In a significant ruling, the UK Supreme Court has confirmed that legal advice privilege only covers legal advice given by a member of the legal profession.

Legal advice privilege attaches to all communications passing between a client and his lawyers, acting in their professional capacity, in connection with the provision of legal advice, i.e. advice which relates to the rights, liabilities, obligations or remedies of the client. Where it applies, the client is ordinarily entitled to object to any party seeing the communication for any purpose (although certain limited exceptions may apply).

In the case before the UK Supreme Court, the insurance company Prudential sought to assert the privilege in respect of legal advice given to it by the international accountancy firm, PricewaterhouseCoopers on a tax scheme implemented by the company.

The Court, by a majority of 5:2, held that the privilege did not apply.


The majority accepted that logically it is difficult to see why privilege should apply to communications with legal advisers who happen to be qualified lawyers, but not to communications with other professionals qualified to give expert legal advice in a particular field. However, the majority considered that extending the scope of the privilege to legal advice given by non-lawyers would be likely lead to uncertainty and inconsistency. They were of the view that if the current system should be changed, then that change should come about by way of legislation.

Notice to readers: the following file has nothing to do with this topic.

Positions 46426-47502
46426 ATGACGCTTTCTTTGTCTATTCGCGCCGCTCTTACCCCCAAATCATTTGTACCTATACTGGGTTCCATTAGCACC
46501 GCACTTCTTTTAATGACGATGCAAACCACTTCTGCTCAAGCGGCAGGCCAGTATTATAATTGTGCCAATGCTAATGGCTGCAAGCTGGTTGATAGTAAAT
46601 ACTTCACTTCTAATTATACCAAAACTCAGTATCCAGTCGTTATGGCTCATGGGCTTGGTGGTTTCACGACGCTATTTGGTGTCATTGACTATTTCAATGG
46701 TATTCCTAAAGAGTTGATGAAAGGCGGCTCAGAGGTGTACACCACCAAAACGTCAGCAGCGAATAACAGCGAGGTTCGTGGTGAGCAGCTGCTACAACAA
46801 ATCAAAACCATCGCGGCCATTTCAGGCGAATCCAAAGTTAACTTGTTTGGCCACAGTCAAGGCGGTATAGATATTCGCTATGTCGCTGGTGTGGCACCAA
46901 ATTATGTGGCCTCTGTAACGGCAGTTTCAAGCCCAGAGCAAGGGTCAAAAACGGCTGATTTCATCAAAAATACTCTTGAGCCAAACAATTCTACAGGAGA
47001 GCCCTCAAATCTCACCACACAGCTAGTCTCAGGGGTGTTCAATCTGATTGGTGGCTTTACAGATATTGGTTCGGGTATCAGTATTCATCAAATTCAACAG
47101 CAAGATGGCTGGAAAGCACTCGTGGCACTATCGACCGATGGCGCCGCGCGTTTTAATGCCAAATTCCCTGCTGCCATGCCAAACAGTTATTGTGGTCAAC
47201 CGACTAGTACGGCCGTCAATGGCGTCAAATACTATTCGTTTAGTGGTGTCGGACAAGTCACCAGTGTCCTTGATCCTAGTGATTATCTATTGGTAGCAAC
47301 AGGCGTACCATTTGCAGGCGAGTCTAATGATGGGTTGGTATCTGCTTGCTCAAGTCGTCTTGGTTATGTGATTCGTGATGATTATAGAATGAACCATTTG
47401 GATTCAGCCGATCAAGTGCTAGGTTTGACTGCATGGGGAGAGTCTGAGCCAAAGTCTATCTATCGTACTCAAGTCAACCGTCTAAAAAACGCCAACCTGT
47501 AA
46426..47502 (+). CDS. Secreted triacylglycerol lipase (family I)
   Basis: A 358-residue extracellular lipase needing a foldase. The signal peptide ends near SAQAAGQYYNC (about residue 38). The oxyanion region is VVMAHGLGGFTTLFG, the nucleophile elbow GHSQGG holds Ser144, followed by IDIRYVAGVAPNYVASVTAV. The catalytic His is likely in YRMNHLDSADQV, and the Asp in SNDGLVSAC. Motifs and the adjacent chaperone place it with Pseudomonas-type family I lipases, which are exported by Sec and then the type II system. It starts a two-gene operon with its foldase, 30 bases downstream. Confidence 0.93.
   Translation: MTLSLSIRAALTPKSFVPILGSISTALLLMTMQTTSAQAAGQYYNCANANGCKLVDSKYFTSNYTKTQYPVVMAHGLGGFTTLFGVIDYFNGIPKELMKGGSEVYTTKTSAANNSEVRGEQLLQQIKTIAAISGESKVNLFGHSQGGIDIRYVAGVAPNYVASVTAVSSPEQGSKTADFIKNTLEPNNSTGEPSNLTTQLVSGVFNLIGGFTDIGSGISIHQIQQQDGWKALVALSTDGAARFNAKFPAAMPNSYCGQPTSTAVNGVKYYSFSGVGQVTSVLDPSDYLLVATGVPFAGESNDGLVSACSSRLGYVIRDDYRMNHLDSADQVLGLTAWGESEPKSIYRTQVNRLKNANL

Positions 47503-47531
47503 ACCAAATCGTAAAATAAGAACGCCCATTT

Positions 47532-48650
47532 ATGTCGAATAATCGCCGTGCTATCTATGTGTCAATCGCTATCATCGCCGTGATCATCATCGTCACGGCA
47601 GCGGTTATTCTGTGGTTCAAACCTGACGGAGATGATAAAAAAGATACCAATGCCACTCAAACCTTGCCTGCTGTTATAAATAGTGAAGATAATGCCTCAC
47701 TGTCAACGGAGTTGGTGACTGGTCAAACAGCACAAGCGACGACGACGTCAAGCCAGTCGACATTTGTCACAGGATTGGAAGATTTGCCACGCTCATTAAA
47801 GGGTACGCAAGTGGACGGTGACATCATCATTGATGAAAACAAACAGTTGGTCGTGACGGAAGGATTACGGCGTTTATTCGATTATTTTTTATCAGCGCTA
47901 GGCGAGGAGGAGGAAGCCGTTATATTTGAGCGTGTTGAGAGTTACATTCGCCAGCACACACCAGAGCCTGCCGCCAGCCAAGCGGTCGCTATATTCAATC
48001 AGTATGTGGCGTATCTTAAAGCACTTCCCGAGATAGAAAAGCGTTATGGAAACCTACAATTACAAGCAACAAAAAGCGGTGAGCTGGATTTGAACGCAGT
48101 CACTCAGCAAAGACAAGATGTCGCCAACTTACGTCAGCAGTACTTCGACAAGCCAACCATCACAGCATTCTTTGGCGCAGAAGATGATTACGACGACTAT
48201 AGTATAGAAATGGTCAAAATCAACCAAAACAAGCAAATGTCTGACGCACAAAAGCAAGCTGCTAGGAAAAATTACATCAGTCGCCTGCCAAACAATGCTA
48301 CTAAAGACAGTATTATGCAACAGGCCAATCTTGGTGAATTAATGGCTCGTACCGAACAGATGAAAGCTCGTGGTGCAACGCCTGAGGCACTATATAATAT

Dissenting Judges

The two dissenting members of the Court could see no persuasive reason as to why the privilege should not be extended to advice given by a member of a profession which has as an ordinary part of its function the giving of skilled legal advice on the subject in question. They took the view that as the privilege is the right of the client, it cannot depend on the status of the adviser. Logically, they said, it must follow that legal advice given by an accountant should attract the privilege in circumstances where it would have done so had the advice been given by a solicitor or barrister.

The decision does not affect litigation privilege which continues to apply to communications made between a client and his lawyers or other professional advisers where legal proceedings are pending or reasonably contemplated.

Position in Ireland

The decision of the UK Supreme Court is not binding on the Irish courts, but it would certainly be persuasive authority.

Pending a ruling on the issue from an Irish court, it is very important for clients to exercise caution when taking legal advice from anyone other than a solicitor or barrister as they will not be entitled to claim legal advice privilege in those circumstances.

Click here to view a previous article on the UK Court of Appeal decision in the case.